Image Image Image Image Image Image Image Image Image Image

Fostering Sustainability and Innovation in Agriculture

Scroll to top


Vertical Farming Visionary Dr. Dickson Despommier Talks Challenges and Opportunities

Vertical Farming Visionary Dr. Dickson Despommier Talks Challenges and Opportunities

April 3, 2013 |

despommier article image“Vertical farming isn’t futuristic; it’s already here,” says vertical farming visionary, Dr. Dickson Despommier. “In 2004 we put the idea on the internet and only got three hits on Google.” Eight years later that same search query on Google now yields 29,800,000 hits.

Although recently retired from Columbia University’s Mailman School of Public Health, Dr. Despommier shows no signs of slowing down. He continues to spread awareness to universities, municipalities, architects and agricultural specialists on the importance of ecological principles in vertical farming design and introduce his sustainable vision for our future cities.

I recently sat down with Dr. Despommier to discuss his vision for vertical farms, whether certain locales are better suited for farms of this type, his studies on the correlation between unsustainable cultivation and rapid deforestation, and more.

The Interview:

Do you think certain cities or global regions are more accessible to vertical farming? What is the economic viability in these regions?

I certainly do and I can list them for you. In 2010 I wrote this book and there were no vertical farms. Today there are 50 in Japan alone. These are called plant factories and they are multi-story buildings and warehouses run by a company called NuVege. Half of NuVege’s farms use LED lights and they’re totally enclosed, while the other half use transparent buildings (greenhouses) and they all grow leafy greens. The Japanese trust the plants that come out of these factories because they know they are not contaminated with Cesium which came out of the Fukushima meltdown.  It’s all hydroponic. They predict that over a period of 10 years the amount of investment in these farms will double from seventy million to seventy billion in Yen.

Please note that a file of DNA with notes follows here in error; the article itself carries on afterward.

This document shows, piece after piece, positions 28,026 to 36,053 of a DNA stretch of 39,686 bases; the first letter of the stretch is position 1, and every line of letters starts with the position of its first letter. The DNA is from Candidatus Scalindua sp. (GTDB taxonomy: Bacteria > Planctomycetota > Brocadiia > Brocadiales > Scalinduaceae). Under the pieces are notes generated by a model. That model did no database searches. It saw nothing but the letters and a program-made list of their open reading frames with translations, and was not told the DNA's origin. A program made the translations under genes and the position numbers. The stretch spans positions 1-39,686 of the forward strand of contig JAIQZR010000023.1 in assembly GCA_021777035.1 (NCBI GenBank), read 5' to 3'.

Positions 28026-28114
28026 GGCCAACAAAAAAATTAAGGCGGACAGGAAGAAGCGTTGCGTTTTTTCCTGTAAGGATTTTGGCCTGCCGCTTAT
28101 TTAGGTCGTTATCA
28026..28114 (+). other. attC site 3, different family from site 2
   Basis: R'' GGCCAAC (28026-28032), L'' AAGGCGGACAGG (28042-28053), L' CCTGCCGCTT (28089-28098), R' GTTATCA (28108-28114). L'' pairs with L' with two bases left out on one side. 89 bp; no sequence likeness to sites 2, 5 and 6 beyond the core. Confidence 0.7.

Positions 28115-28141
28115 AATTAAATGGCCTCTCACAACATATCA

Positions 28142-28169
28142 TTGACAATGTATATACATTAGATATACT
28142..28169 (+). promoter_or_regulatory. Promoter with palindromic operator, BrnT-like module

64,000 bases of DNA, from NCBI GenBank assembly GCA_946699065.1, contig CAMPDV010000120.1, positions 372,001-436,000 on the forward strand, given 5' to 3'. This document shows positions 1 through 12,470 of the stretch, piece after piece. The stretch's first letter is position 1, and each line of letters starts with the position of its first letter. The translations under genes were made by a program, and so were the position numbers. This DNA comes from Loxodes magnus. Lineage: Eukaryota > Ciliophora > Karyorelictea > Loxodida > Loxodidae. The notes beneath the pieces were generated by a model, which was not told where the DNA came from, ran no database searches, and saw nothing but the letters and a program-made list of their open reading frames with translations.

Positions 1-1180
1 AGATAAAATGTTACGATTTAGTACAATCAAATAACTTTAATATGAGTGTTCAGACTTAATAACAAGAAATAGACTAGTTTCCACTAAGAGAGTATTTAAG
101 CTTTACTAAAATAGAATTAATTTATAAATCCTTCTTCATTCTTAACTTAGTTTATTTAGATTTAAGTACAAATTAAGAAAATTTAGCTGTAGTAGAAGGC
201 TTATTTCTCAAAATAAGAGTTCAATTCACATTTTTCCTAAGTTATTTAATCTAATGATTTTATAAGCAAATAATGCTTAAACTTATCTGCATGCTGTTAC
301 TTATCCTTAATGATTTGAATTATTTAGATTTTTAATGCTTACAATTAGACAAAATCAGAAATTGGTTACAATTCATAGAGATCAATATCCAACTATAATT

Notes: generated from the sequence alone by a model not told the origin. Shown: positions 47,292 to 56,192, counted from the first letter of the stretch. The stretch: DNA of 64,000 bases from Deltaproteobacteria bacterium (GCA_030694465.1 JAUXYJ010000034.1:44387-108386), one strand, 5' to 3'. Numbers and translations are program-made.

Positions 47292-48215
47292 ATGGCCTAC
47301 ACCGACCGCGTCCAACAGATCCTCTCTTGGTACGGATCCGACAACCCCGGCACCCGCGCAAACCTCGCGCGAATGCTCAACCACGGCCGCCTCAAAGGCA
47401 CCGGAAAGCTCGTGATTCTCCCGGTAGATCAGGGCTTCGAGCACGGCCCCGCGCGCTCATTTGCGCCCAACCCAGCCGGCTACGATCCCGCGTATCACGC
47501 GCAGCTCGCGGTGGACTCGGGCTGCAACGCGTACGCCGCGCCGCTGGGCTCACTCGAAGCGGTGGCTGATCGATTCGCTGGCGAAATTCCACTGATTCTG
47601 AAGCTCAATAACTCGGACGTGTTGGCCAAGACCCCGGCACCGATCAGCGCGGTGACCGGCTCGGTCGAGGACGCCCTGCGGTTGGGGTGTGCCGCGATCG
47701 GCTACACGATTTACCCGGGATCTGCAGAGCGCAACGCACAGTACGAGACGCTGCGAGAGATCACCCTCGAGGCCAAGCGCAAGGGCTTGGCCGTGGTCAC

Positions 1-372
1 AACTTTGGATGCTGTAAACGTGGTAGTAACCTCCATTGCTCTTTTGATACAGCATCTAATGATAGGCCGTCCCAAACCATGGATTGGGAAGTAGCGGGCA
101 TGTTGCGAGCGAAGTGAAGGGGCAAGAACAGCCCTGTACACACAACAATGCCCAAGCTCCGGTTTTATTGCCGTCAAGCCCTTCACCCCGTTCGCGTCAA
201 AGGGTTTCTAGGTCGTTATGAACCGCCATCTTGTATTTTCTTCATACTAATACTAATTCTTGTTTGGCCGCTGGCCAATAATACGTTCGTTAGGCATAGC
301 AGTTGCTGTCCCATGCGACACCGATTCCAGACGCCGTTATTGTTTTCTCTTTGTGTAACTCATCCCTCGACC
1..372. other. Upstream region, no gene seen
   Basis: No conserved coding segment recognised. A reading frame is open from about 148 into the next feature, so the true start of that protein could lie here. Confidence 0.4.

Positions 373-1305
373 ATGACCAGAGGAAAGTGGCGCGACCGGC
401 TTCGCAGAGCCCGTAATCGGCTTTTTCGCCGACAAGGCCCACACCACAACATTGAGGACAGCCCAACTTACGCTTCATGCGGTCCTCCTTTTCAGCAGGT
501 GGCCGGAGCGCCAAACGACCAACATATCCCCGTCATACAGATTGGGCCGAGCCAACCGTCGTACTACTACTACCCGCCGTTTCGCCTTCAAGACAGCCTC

Another example is the abandoned meat smoking plant that went broke in Chicago but left the warehouse completely intact. The mayor offered it as an NGO activity to anybody who could come up with a good reuse of the space and John Edel made a vertical farm out of it. He has an ecological diagram for the way the building works. So he’s created an industrial ecology indoors using grow lights, his electrical bills are profitable and he’s building a biogas facility which will take all the organic material from around the neighborhood and process it. At that point he’ll be off the grid and his electric bill will be zero!

If you had to pick only one aspect of vertical farming to champion, which would it be?